Allegories are abound in this film as themes of Science, Psychology, sedation, religion, mental health, the MK Ultra experiments, isolation, and the inception of television as a means to control the population run rampant.

We see this macabre perversion of the 80s through the eyes of  the aforementioned Elena, who has been born into a life of isolation and experimentation via means that I will not dare to spoil. What comes thereafter is a tale of masochism in the pursuit of science of which, in my opinion, does not get showcased as accurately as it should be in terms of horror cinema — think Hellraiser meets Pavlov.

This film is a cult classic through and through. From the pulsing synth soundtrack to the use of ambient lighting to tell this abstract and surreal tale. This is a classic telling of the notion that the monsters that we should be weary of are the ones that have a pulse and a brain. Using the guise of a retro aesthetic, it reminds us of the inherent horrors of science; whether it be the use of psychedelics to control the human brain, or the dawn of the information age. Science is beautiful and terrifying all at once.

The best allegorical horror forces us to take an introspective deep dive into our psyche and holds us there, sometimes uncomfortably. Beyond the Black Rainbow does that in spades. With its retro yet contemporary tones, atmosphere, and spectacular soundtrack, it makes us look back at an ill-begotten time where the science behind psychology was a fledgling endeavor. One where eggs were broken in order to make omelets, psychedelics were used to tap unforeseen potential, and the human brain was as mysterious and complex as the stars above. It implements those notions to such a high regard and shakes you to your core with it, leaving you reeling with thoughts of how we got here.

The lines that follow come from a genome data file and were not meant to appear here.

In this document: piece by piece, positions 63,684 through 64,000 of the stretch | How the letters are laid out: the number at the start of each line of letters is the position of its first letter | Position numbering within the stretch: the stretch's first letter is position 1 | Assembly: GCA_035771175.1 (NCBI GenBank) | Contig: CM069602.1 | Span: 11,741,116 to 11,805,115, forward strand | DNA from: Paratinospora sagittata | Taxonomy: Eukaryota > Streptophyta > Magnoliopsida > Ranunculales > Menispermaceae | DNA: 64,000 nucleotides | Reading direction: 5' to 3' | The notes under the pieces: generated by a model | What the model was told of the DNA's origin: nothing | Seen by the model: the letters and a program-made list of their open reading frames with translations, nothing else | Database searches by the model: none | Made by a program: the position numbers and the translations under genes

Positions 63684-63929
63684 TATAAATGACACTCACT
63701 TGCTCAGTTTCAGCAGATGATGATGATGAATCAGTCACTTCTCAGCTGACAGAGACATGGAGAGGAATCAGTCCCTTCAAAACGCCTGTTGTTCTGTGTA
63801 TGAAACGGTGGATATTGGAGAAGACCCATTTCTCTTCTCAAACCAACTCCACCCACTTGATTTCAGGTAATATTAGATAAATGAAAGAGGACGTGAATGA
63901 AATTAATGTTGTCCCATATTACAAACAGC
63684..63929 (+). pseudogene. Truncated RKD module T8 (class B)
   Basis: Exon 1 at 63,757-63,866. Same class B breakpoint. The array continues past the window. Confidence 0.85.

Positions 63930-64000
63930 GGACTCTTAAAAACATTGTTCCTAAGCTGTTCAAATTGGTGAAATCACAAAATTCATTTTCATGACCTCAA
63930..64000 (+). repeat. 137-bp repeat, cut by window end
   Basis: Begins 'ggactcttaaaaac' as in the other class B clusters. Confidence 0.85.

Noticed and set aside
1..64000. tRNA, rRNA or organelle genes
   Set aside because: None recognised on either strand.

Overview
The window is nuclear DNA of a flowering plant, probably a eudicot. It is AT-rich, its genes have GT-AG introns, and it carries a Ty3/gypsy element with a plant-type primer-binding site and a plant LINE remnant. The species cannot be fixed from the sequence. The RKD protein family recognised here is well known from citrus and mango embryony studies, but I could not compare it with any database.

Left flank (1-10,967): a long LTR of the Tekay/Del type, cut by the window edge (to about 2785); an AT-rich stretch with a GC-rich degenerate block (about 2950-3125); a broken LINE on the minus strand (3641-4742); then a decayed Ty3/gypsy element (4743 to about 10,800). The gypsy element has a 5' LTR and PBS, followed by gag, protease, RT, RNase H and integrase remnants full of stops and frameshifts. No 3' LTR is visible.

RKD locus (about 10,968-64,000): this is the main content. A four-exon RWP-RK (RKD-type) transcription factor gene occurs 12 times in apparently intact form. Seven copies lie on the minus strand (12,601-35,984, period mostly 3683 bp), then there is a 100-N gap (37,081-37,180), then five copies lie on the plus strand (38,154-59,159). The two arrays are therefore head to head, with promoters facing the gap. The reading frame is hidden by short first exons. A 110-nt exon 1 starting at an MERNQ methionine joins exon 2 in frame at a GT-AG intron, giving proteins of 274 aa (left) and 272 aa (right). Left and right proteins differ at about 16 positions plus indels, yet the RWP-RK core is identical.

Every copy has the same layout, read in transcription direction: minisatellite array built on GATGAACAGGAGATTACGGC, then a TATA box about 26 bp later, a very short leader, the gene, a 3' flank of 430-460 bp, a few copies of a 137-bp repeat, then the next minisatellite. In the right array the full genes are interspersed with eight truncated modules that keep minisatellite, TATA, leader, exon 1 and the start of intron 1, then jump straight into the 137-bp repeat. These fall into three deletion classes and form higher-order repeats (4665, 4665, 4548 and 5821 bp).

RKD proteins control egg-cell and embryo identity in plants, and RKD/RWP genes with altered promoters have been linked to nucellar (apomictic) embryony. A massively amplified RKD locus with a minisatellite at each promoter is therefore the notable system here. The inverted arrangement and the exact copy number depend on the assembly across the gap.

Recommended by Danielle De Velasco

Trauma. In all its gruesome forms, there is one consistent truth; we cannot escape its effects. And it isn’t until we face the demon that we can free ourselves of its debilitating stranglehold on our lives.

However, facing all that horror, all that ugliness is so hard, that most of us keep it hidden. We try to forget it or push it down. It controls us and dictates our decisions. But always, like that stalker in the night, it seems like the faster we run, the stronger it gets. We bury it only for it to come back in more nightmarish forms, rearing its ugly head everywhere we turn.

Writer and director Matthew Holness (creator and star of  Garth Marenghi’s Dark Place) manages to explore these somber themes in his first feature length film, Possum.

Possum tells the deeply disturbing story of Philip, a puppeteer that is forced to return home to deal with his past and the malicious presence of a repugnant uncle. Philip is also in possession of a monstrous puppet he calls Possum, that he hides in a brown leather bag. He tries to dispose of it, but it always ends up back in his room the next day. When a local child goes missing, Philip suspects Possum is the culprit. But is he?

Based on Holness’ own short story featured in The New Uncanny: Tales of Unease, Possum is a claustrophobic tale of the most significant kind of terror.

The film is beautifully shot, saturated in drab earth tones, the whole atmosphere undeniably grim. A skillfully utilized score by The Radiophonic Workshop adds to the mounting sense of dread. Philip’s chiildhood home is not only bleak and dingy, but seems frozen in time four decades ago. This seems a deliberate move to illustrate how Philip is also frozen in his past; indeed, he is frail and child-like, lost and haunted.